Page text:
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Cyber Risk Reminder: Your Data Is NOT Property

Technology company owners should remember that their data is not protected by Property Insurance policies.

Monday, March 24, 2014/Categories: cyber-liability

Owners of small technology companies often lack adequate insurance coverage for the data they handle during the course of their work. Why? Because many IT professionals mistakenly think that their property insurance will cover any data losses they incur.

After all, a typical property insurance policy promises to protect against damage to tangible property, which usually includes any loss of use of the property subsequent to the loss. Unfortunately, even though data guides nearly every aspect of our lives in the 21st century, most insurance providers don't consider it "tangible."

In fact, many Property Insurance policies explicitly exclude data and other electronic property, meaning that owners of tech firms need to find another way to protect themselves from the risks they face for their digital assets.

What Is Cyber Liability Insurance?

The good news? Even though Property Insurance won't cover your digital assets, that doesn't mean you have to go without coverage.

Cyber Liability Insurance (also sometimes called Cyber Risk Insurance or Data Breach Insurance) protects tech businesses against the risks that threaten their digital, non-tangible property.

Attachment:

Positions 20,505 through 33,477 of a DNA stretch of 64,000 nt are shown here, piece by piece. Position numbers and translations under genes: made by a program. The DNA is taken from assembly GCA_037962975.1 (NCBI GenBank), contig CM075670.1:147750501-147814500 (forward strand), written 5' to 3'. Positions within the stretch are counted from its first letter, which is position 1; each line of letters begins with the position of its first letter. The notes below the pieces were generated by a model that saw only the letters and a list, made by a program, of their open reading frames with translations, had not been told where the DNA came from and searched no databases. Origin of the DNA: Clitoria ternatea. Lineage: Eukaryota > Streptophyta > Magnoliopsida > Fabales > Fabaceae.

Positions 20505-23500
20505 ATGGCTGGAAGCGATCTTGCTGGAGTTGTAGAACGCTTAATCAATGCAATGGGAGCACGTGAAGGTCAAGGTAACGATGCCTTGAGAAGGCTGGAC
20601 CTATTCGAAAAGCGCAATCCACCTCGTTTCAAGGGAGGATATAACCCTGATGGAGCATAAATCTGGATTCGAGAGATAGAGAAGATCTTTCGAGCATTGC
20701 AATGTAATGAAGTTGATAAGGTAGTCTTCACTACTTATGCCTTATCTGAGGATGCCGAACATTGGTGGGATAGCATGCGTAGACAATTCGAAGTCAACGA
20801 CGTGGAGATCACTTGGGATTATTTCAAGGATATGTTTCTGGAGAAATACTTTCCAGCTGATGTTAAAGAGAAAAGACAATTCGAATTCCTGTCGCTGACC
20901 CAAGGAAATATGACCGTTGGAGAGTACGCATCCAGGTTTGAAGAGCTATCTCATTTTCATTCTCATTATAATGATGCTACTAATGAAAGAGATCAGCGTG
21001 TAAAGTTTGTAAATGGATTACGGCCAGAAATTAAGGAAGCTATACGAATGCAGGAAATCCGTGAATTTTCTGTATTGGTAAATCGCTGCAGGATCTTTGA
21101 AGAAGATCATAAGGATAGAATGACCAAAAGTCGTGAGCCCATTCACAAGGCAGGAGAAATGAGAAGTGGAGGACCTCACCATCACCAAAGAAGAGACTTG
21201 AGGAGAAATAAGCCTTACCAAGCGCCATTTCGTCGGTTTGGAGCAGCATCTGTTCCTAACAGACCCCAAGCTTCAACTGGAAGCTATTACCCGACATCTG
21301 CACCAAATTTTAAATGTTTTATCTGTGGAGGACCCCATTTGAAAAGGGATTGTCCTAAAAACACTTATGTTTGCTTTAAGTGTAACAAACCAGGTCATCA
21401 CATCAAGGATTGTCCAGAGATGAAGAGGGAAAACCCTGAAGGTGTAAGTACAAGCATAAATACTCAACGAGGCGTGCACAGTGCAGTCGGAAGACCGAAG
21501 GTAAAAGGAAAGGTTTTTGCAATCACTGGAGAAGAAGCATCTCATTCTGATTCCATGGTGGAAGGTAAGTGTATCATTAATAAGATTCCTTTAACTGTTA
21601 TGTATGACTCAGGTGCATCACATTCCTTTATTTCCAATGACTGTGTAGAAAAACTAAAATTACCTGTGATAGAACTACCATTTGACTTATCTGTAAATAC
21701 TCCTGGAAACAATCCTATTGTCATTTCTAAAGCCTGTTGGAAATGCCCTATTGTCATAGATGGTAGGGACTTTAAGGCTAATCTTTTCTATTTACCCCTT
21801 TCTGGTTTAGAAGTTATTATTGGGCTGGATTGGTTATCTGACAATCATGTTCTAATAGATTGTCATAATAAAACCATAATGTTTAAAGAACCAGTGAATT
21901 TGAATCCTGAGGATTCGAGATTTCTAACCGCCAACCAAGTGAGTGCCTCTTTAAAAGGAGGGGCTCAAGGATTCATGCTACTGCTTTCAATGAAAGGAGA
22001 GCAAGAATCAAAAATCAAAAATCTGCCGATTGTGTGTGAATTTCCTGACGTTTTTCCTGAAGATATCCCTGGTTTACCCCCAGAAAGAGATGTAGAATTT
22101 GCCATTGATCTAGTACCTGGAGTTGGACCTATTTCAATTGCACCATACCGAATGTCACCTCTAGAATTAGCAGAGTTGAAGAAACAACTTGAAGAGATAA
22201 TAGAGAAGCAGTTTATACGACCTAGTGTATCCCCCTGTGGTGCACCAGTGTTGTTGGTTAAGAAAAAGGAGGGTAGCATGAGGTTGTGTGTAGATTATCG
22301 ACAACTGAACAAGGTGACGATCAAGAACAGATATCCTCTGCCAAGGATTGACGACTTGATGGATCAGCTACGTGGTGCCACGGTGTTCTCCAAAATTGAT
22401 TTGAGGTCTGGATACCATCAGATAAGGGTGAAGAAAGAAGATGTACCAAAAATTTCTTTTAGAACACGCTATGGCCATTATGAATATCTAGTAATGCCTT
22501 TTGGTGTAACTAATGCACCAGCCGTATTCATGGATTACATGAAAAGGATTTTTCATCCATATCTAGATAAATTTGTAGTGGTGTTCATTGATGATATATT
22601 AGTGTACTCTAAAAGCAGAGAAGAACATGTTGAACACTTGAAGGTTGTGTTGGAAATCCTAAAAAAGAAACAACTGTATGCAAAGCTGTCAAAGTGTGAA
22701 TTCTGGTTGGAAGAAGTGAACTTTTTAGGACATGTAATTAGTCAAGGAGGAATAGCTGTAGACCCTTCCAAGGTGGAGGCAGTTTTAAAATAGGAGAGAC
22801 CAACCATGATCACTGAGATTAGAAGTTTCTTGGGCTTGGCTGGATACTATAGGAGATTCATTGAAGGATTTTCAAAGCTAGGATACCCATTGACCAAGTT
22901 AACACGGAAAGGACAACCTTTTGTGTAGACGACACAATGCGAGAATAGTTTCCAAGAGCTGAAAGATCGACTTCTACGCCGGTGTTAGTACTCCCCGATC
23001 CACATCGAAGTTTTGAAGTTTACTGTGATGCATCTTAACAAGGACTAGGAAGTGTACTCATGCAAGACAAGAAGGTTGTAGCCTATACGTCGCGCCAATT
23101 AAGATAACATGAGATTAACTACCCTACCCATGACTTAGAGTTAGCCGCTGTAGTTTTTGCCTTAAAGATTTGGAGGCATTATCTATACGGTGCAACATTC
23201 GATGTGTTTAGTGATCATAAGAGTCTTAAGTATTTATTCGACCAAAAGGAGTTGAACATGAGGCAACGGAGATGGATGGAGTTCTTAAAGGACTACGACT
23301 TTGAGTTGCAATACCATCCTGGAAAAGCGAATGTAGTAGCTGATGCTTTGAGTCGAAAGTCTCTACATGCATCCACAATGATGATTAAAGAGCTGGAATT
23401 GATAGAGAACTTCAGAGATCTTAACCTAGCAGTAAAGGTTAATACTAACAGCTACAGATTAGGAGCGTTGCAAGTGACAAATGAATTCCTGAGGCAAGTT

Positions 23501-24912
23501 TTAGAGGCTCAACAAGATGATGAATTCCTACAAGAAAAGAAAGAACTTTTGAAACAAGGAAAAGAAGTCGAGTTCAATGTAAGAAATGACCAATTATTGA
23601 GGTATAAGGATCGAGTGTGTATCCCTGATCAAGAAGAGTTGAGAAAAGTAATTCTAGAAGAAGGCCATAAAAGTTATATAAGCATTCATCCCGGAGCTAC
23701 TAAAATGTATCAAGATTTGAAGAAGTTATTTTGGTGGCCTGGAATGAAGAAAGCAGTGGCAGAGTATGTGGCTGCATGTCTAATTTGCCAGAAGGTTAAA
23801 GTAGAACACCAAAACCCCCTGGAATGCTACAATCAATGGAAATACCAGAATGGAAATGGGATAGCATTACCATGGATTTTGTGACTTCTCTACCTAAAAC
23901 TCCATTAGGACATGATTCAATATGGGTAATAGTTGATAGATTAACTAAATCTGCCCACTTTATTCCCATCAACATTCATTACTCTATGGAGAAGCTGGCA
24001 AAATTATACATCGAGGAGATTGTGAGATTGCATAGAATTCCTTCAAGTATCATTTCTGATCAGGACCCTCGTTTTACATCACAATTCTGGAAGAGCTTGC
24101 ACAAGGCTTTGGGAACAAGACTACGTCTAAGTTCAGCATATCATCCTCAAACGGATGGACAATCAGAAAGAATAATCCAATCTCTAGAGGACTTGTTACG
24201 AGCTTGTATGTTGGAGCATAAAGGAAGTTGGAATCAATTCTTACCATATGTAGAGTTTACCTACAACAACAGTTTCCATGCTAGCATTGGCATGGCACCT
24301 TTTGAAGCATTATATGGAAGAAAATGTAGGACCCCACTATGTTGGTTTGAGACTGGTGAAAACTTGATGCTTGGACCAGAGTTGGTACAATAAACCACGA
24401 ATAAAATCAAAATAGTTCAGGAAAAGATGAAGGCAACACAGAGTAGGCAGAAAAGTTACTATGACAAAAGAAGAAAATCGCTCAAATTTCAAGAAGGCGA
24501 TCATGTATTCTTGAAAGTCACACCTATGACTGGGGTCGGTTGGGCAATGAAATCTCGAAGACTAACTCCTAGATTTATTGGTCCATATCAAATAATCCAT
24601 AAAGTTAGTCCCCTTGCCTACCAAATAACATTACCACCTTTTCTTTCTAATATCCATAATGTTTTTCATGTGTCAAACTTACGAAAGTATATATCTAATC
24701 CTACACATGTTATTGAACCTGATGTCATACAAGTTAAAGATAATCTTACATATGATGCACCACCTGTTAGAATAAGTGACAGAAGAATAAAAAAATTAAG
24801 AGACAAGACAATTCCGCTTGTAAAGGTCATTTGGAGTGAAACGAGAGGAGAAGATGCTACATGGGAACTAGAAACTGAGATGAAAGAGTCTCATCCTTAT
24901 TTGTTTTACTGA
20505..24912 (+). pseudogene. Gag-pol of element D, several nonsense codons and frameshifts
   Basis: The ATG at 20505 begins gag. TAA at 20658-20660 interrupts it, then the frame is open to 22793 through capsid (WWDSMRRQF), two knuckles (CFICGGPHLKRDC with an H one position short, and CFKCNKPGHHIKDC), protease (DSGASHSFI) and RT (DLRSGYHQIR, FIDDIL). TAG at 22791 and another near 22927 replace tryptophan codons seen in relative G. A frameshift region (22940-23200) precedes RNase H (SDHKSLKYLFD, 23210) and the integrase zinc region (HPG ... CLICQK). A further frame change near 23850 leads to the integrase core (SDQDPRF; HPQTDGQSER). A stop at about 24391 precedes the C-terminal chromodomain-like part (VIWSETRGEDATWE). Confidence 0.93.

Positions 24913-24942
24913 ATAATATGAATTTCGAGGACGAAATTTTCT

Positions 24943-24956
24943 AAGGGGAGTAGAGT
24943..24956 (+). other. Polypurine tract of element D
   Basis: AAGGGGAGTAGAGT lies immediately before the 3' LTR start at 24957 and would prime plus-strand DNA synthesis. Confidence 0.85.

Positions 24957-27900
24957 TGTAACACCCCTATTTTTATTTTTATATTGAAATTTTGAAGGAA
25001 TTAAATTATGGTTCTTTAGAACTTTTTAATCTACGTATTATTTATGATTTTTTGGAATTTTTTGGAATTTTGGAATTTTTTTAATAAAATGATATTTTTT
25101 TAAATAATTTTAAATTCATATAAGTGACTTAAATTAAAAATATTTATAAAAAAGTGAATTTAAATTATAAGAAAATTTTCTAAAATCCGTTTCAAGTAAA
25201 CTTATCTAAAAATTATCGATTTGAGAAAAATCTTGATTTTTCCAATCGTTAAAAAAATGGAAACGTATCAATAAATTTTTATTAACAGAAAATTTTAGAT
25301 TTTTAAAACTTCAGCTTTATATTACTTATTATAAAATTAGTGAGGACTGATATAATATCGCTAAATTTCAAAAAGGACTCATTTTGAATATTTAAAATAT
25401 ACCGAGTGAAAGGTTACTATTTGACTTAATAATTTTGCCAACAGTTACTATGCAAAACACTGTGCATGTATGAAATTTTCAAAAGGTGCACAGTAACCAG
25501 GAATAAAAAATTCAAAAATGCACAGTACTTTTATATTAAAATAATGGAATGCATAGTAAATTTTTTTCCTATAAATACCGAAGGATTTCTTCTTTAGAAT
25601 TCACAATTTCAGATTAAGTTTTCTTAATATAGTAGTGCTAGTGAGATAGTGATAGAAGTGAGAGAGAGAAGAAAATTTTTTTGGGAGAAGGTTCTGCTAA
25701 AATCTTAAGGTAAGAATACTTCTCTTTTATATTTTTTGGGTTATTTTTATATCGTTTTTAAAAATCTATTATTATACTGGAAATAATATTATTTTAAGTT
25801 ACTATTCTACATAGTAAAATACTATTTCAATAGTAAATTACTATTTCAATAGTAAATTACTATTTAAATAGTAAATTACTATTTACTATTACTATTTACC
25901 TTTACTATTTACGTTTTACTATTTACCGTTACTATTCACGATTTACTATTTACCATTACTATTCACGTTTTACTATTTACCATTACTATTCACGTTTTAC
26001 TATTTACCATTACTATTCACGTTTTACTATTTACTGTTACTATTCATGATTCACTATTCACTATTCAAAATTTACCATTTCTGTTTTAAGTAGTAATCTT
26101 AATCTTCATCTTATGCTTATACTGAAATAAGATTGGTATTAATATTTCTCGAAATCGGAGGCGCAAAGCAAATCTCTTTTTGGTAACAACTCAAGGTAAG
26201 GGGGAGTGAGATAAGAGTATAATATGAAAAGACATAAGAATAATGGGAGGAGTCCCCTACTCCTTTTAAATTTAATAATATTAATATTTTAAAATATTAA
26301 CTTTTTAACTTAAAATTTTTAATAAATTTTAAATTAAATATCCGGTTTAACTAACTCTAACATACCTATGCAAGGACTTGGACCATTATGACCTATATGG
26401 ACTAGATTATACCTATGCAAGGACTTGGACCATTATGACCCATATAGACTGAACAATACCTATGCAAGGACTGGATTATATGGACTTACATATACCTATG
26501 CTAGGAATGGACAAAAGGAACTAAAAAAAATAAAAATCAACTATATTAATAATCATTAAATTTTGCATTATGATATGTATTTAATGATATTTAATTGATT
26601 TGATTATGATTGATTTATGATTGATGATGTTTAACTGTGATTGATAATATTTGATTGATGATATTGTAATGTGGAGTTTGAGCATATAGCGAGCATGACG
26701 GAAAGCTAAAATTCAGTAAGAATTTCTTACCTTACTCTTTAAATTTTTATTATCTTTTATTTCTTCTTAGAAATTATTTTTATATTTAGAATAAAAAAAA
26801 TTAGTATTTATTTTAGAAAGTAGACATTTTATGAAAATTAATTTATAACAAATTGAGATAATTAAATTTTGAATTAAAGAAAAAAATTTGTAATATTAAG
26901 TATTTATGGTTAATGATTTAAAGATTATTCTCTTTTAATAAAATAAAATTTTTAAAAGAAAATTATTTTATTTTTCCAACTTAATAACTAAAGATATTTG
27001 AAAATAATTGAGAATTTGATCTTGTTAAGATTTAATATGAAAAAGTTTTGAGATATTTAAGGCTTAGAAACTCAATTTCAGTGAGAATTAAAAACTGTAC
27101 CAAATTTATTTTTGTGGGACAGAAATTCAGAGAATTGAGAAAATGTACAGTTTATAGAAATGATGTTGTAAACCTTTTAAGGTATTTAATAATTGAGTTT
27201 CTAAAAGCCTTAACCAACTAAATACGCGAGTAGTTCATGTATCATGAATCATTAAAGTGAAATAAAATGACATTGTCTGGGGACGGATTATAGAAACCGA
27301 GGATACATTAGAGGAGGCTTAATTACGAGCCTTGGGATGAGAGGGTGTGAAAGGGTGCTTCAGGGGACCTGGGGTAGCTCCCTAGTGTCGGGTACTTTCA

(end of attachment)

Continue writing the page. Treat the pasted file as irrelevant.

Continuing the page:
If you don't yet have a Cyber Liability policy in place, here's what you need to know:

  • First-party vs. third-party coverage: Most Cyber Liability Insurance providers offer two types of coverage: first-party and third-party. Tech firms typically require third-party coverage, which covers losses associated with the failure to prevent a virus, the transmission of a virus, the exposure of a client's private data, and similar events. First-party coverage is more often applicable to non-tech firms, whose main cyber risks come from storing customer information through credit card databases or online.
  • Average cost of a data breach: A study of 2009's data breaches found that the average cost for a business was $6.9 million. More recently, industry analysts have suggested that businesses should proceed with the assumption that they will, at some point, suffer a data breach, and should focus security efforts on minimizing the impact of such an event rather than trying to avoid one altogether.
  • Variations in cyber risk coverage: When you're shopping around for Cyber Liability Insurance, be sure to review policies carefully and consult with your agent about your specific coverage needs. While most technology insurance companies offer some form of Cyber Risk Insurance, not every policy covers the same perils. Be sure to choose a policy that covers the risks you face and nothing more.
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